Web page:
“It is… vandalism wantonly to destroy or to permit the destruction of what is beautiful in nature, whether it be a cliff, a forest, or a species of mammal or bird. Here in the United States we turn our rivers and streams into sewers and dumping-grounds, we pollute the air, we destroy forests, and exterminate fishes, birds and mammals — not to speak of vulgarizing charming landscapes with hideous advertisements. But at last it looks as if our people were awakening.” –Theodore Roosevelt
Theodore Roosevelt first visited the badlands of North Dakota in 1883. This young man would eventually become the 26th president of the United States and be known as the “conservationist” president. But back then, he was just a man with a love for nature who recognized the necessity of preserving nature from human influence. During his presidency, Roosevelt would go on to set aside 230 million acres of land as “national forests” and five areas that would go on to become national parks. In many ways, he was the father of the park system that we know today- and the inspiration behind our next stop, Theodore Roosevelt National Park.
Roosevelt fell in love with this area long before his presidency and invested funds in a local cattle ranch. Perhaps his love for this place and his influence in its development played the greatest role in its being named in his honor. The Elkhorn Ranches were where Theodore Roosevelt came to shape some of his most important beliefs about conservation. And the badlands, these vast expanses of hills, grasslands, and bison are like visions from another world, unlike anything you have ever seen before. Breathtaking.
We have now hit the halfway point of our journey across the nation surveying the National Parks and I can think of no better place to start than the very place T.R. came to see how important preservation was. Our natural first stop will of course be the ranches where he spent so much time. Though all that remains of the ranch itself are the worn foundations of the buildings, the 35 mile gravel road there leads us to an area of seclusion seldom reached even in our last four stops. Elkhorn Ranch will be our first introduction to the land Theodore Roosevelt fell in love with long ago.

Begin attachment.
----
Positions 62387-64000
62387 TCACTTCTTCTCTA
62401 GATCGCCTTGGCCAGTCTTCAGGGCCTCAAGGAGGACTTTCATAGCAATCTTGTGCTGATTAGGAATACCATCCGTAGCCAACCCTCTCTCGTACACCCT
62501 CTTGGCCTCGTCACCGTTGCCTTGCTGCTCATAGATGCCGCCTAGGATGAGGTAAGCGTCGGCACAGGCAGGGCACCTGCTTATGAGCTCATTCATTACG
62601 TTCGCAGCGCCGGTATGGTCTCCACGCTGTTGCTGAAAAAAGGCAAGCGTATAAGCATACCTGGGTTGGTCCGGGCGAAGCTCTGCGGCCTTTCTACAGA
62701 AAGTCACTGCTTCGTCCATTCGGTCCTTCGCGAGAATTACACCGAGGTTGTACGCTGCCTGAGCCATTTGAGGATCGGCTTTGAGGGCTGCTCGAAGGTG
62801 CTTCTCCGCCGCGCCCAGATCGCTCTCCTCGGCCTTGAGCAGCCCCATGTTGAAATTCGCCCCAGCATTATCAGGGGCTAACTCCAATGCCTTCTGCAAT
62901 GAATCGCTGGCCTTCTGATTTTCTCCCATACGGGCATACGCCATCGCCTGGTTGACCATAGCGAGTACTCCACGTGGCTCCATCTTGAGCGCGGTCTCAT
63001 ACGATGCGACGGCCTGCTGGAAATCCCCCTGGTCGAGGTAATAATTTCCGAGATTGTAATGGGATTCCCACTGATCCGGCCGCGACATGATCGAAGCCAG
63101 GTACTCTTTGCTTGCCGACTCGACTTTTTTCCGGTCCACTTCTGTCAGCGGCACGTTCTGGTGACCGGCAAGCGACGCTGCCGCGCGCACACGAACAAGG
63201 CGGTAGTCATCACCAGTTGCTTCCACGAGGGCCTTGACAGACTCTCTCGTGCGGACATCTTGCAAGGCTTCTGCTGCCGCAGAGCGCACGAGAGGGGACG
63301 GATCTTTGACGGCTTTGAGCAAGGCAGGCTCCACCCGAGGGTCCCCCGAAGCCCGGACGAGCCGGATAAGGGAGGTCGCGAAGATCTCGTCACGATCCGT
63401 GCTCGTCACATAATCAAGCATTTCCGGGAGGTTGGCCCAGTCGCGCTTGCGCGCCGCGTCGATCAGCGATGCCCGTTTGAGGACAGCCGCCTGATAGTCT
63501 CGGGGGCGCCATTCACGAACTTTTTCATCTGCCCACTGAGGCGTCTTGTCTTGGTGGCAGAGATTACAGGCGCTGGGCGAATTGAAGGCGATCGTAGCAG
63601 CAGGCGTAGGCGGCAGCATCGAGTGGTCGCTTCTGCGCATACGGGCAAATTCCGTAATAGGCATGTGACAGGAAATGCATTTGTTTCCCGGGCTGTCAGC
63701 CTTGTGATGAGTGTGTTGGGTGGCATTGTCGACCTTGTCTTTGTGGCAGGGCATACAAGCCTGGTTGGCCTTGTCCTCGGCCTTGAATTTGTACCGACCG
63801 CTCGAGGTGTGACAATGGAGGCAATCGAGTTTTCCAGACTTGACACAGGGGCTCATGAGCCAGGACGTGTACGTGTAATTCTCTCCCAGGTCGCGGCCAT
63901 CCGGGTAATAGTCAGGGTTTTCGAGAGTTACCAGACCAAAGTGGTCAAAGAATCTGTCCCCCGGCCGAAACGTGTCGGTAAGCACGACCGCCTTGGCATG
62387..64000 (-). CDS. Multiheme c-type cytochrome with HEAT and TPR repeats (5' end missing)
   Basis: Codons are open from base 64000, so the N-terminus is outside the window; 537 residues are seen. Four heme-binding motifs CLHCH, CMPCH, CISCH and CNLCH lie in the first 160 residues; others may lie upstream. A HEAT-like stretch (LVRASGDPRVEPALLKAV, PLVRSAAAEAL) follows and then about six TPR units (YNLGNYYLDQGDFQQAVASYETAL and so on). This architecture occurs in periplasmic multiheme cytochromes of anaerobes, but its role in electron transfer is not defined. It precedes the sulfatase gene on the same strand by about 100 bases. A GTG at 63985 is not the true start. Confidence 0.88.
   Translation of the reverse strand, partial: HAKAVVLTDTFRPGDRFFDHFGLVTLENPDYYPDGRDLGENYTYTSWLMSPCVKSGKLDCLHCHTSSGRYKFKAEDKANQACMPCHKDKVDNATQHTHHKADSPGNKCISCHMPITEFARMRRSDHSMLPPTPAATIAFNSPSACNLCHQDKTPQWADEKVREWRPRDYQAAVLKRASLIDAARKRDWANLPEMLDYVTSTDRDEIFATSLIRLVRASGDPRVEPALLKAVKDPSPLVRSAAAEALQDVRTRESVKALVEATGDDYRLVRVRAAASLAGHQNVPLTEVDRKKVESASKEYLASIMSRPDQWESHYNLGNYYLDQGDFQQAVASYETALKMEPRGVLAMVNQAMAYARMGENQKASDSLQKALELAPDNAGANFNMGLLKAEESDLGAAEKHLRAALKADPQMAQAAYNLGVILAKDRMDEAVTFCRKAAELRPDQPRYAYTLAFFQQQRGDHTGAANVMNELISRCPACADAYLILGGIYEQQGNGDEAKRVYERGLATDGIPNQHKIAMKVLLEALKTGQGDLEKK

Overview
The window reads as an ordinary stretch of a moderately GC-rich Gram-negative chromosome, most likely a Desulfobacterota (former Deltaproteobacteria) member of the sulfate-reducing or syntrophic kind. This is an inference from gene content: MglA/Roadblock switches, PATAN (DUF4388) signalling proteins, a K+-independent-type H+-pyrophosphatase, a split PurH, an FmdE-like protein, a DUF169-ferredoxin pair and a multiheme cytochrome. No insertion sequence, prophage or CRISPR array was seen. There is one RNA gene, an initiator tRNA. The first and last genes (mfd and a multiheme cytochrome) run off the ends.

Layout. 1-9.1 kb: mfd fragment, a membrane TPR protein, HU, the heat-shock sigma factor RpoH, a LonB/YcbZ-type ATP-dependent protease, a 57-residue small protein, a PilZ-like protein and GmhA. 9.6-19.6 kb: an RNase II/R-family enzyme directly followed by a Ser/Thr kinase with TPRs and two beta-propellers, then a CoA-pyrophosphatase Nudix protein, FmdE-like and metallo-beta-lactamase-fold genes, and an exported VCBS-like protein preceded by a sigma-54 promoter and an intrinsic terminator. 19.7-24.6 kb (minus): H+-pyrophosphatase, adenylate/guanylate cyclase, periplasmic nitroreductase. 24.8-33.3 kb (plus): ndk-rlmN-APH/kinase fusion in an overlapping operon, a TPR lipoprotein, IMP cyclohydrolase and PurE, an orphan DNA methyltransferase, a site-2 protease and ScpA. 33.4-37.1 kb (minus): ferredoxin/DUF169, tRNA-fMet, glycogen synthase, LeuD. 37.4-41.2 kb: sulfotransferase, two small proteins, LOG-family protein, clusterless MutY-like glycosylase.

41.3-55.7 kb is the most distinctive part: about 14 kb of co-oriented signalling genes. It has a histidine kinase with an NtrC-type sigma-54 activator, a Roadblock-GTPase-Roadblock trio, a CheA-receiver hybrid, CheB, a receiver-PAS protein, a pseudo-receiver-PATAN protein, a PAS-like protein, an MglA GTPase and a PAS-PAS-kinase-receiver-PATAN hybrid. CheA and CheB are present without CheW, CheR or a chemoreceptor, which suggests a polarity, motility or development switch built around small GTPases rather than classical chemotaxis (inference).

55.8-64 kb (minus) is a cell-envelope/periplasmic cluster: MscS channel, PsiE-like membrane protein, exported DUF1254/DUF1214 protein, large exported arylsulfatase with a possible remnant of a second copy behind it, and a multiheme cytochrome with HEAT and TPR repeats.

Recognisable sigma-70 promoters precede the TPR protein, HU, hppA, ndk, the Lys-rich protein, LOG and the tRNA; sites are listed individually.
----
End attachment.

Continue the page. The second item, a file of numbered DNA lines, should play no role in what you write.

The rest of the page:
From there, it’s simply a must to explore the Badlands for ourselves. Theodore Roosevelt once said of the Badlands, “[they are] so fantastically broken in form and so bizarre in color as to seem hardly proper to belong to this earth.” These rough, unforgiving features of the North Dakota landscape were what made T.R. see the area so wonderfully unique and hopefully we will too. The park offers plenty of scenic drives, hiking trails, and horsebacking trails to form a comprehensive understanding of the special place the badlands have in our country.
An element of the park perhaps best seen from the roads around it is the diverse wildlife. Home to bison, wild horses, prairie dogs, and elk alike, Theodore Roosevelt National Park offers a unique experience to visitors to see these creatures in an entirely natural environment. So even as we experience the anomalies that are the North Dakota badlands, we are always being reminded that the land is shared with many more animals than people.
Ultimately, I have brought you here because I think it’s important to be reminded of your roots. As we continue to explore the rest of the country’s national parks, we should always keep in mind that they only exist because someone decided to fight for them. I hope I inspire you to value them as well.
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